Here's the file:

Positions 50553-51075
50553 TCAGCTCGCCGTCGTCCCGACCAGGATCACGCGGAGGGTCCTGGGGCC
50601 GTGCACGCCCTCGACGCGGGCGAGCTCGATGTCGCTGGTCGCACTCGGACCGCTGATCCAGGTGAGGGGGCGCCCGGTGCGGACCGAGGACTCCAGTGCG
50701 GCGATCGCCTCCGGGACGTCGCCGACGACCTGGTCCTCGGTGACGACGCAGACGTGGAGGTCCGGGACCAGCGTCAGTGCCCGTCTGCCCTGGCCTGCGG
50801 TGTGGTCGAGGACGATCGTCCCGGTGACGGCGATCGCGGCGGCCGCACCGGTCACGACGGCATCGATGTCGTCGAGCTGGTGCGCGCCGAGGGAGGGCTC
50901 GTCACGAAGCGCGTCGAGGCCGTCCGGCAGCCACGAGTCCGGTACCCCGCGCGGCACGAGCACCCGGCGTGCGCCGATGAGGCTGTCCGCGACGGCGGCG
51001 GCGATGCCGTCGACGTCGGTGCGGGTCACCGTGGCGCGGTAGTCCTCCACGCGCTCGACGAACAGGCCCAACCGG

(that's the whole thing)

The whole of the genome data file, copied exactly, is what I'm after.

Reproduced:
Positions 50553-51075
50553 TCAGCTCGCCGTCGTCCCGACCAGGATCACGCGGAGGGTCCTGGGGCC
50601 GTGCACGCCCTCGACGCGGGCGAGCTCGATGTCGCTGGTCGCACTCGGACCGCTGATCCAGGTGAGGGGGCGCCCGGTGCGGACCGAGGACTCCAGTGCG
50701 GCGATCGCCTCCGGGACGTCGCCGACGACCTGGTCCTCGGTGACGACGCAGACGTGGAGGTCCGGGACCAGCGTCAGTGCCCGTCTGCCCTGGCCTGCGG
50801 TGTGGTCGAGGACGATCGTCCCGGTGACGGCGATCGCGGCGGCCGCACCGGTCACGACGGCATCGATGTCGTCGAGCTGGTGCGCGCCGAGGGAGGGCTC
50901 GTCACGAAGCGCGTCGAGGCCGTCCGGCAGCCACGAGTCCGGTACCCCGCGCGGCACGAGCACCCGGCGTGCGCCGATGAGGCTGTCCGCGACGGCGGCG
51001 GCGATGCCGTCGACGTCGGTGCGGGTCACCGTGGCGCGGTAGTCCTCCACGCGCTCGACGAACAGGCCCAACCGG